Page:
Interviewee: Oh wow, I got to play with BB King. I played with Buddy Guy a lot. Eric Clapton, got to play with Eric. I got to play with Hubert Sumlin one time, which was incredible. That was wild. Those guys are like digging something out of the earth when they play, like an oil drill or something just getting something out of the Earth. Which I respect and try to go for, but one thing about me, you'll never see me attempt that style of music because when I hear it, I go, I don't buy that for a second, John.
RR: When you do it?
JM: Yeah. It's fun, but you'll never hear me do, yeah, Blind Blake stuff or even Lightning Hopkins, who I love. Yeah, I'll mess with it at home, but there is a line to where I think you should probably... it's off the... you want to play authentic music for you. Yeah, that's right. I came up with these guys as references, they're like baseball cards, they're like if you're into the NBA and you wear different jerseys and you pretend you're a different player in the driveway, that's what I was doing, you know. I did it for a lot of years, so all those pieces are in there still. I could give you Robert Cray-ish, give you BB King-ish, I could give you Eric-ish, I can give you Steve around-ish, but not by duplicating what they did, but playing over the grooves that they're playing over and understanding the style of what they're doing. That's right, like more becoming them instead of copying them, that's right, that's right, yeah, seek what they're seeking, yeah, don't seek them, interesting, yeah, yeah. And when it's really good, even when I was a kid, your feet come off the ground, man, your feet come off the ground as you're playing, you're elated, what else on Earth, you know. And I think about young people today, there really is way less of that. Not to say people aren't going into their rooms and playing music. But I remember having my feelings hurt, being upset, being bullied, being made fun of, feeling small, and knowing that I was on my way to go home and reset from that and hammer out the dents and re-inflate from playing guitar. And it became a secret that no one else really knew about in school. And that was like my 21 Jump Street undercover student thing.
RR: And therapy as well.
JM: The greatest therapy in the world is to play music and say as you hear yourself play, I am not a piece of shit, you know, that's a powerful thing. Where else, if you don't play music today, can you get that feeling when the world is in so many ways sort of telling you you're a piece of shit, one way or the other? Where else can you go and get that feeling where you go, huh, am not. You can't, you know, it's so guitar for me as it is for so many people, and music is for so many people, it was like armor, it was like armor that no one saw that I had under my shirt, and then I'd go to school and deal with whatever that social mess was, knowing that I'm friends with this league of superheroes on CDs, when I go back to my room and to be able to actually play with something.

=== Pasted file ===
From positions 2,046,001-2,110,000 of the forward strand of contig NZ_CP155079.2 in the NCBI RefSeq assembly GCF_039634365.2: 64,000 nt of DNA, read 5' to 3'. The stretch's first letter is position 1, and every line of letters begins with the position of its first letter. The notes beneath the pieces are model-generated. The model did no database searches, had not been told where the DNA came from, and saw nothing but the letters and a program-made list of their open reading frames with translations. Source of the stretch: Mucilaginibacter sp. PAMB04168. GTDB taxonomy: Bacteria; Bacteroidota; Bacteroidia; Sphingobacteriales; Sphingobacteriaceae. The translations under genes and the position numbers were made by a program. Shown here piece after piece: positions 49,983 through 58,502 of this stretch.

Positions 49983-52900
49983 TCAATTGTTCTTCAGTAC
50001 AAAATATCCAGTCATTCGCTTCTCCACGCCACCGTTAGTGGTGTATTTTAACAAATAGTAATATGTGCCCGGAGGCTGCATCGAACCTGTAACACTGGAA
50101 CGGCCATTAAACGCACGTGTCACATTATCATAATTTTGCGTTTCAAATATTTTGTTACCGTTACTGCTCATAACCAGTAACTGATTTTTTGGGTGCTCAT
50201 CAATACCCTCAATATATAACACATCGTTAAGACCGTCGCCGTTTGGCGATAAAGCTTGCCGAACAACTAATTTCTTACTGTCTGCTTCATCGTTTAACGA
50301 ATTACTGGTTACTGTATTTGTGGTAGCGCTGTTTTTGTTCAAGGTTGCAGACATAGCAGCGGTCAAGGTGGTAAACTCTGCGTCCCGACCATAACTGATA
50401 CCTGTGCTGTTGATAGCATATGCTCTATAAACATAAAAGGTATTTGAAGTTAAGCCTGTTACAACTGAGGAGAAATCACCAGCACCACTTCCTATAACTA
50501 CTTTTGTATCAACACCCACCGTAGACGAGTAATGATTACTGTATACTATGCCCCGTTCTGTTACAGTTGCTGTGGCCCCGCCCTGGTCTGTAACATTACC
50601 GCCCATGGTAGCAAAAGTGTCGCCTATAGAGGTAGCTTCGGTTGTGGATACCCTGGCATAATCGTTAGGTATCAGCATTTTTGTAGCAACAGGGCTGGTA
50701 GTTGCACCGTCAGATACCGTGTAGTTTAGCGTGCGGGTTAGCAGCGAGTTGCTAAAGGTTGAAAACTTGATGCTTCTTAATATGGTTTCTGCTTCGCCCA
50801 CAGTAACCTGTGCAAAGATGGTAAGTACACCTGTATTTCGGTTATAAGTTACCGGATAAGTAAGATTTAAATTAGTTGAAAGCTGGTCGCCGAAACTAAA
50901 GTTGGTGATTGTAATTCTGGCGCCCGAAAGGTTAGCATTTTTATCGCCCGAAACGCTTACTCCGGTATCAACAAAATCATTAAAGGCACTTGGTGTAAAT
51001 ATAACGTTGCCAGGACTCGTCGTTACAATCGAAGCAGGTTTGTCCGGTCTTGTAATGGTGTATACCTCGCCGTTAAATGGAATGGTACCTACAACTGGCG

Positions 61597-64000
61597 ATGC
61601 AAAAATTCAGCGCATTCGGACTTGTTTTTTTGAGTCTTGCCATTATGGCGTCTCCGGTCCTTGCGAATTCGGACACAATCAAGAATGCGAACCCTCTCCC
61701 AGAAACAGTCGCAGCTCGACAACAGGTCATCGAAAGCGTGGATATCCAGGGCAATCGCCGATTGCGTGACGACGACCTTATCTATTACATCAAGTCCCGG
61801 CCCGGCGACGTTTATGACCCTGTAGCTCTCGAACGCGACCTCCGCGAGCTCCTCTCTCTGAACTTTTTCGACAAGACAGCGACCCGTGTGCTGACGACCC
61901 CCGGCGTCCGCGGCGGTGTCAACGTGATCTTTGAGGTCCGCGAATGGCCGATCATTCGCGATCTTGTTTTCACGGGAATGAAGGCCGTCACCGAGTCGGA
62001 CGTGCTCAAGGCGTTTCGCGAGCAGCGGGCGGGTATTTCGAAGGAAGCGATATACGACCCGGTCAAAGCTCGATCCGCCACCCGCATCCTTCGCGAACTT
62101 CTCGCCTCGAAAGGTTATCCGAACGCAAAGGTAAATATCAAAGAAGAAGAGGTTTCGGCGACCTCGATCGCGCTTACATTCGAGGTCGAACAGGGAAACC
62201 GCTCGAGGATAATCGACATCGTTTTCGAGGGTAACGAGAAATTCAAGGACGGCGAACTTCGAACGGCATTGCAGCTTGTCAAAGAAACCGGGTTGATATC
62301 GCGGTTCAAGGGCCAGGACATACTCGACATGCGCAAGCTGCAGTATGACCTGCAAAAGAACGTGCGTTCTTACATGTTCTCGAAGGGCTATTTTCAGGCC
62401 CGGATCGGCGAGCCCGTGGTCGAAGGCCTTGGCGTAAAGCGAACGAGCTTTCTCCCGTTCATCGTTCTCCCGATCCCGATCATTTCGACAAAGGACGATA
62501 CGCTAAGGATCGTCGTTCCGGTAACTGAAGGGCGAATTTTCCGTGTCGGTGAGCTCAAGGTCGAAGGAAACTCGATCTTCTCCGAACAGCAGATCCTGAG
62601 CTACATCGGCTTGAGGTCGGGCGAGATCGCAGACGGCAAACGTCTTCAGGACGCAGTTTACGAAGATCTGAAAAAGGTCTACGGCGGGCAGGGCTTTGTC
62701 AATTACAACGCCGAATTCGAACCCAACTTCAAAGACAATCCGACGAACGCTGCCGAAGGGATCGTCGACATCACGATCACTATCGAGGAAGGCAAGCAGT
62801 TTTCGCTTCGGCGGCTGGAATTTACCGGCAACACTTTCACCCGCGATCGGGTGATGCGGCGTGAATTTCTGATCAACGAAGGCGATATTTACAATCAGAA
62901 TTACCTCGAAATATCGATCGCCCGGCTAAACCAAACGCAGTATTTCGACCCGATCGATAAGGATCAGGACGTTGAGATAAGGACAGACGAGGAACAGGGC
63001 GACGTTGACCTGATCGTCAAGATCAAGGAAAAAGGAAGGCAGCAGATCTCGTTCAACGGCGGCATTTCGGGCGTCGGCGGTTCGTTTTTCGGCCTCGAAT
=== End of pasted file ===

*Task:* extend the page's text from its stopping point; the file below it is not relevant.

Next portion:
RR: I had a similar experience without actually being able to play, like I would play along with the Ramones, punk rock, but that was like very rudimentary things, but I still got to have that experience, even without it being no virtuosity whatsoever, but it still was my savior.
JM: Yeah, you got in the simulator, you know, you got in the flight simulator.
RR: Tell me the whole story of this tour, cause this is a different tour than others that you've done.
JM: Yeah, I was always tinkering with the idea of doing an acoustic thing, but knew I just wasn't to the point in my career where I felt like I was gonna be able to pull it off. For some reason. I think it probably had to do with my catalog. I just wanted to have a really good stable of songs to pull from. And a few things happened last year where I was playing acoustic and it really worked. I did a radio show, which I hadn't done in some time. So my memory of a radio show was, throw me in the middle of the lineup, I come out and do my thing, and I'm out, and then the big band comes out and plays. It was an arena show in San Jose, and I was kind of one of the headliners with just an acoustic guitar, and it worked. It only works because the audience made it work. I can't stress this enough. It only works if they build the bridge to paradise for you. If they don't, you're not, because you can't overpower them with an acoustic guitar.
You will sink if you tread too fast. If you tread your arms too fast, you're not swimming, you're flailing, and you sink like a brick. And they were creating this golden road to where I wanted to go. They're all building this thing, you know? And I got off stage, and I was like, wait a minute, that is actually doable. And then I had just started to have this idea about 2023, and I'm pretty good at reading tea leaves in the near future, you know? And I went, I feel like everything's going to change this year before you can really make a plan for anything, so I'm gonna go month to month this year because I don't trust the outlook of December from January. So I'm gonna go month to month.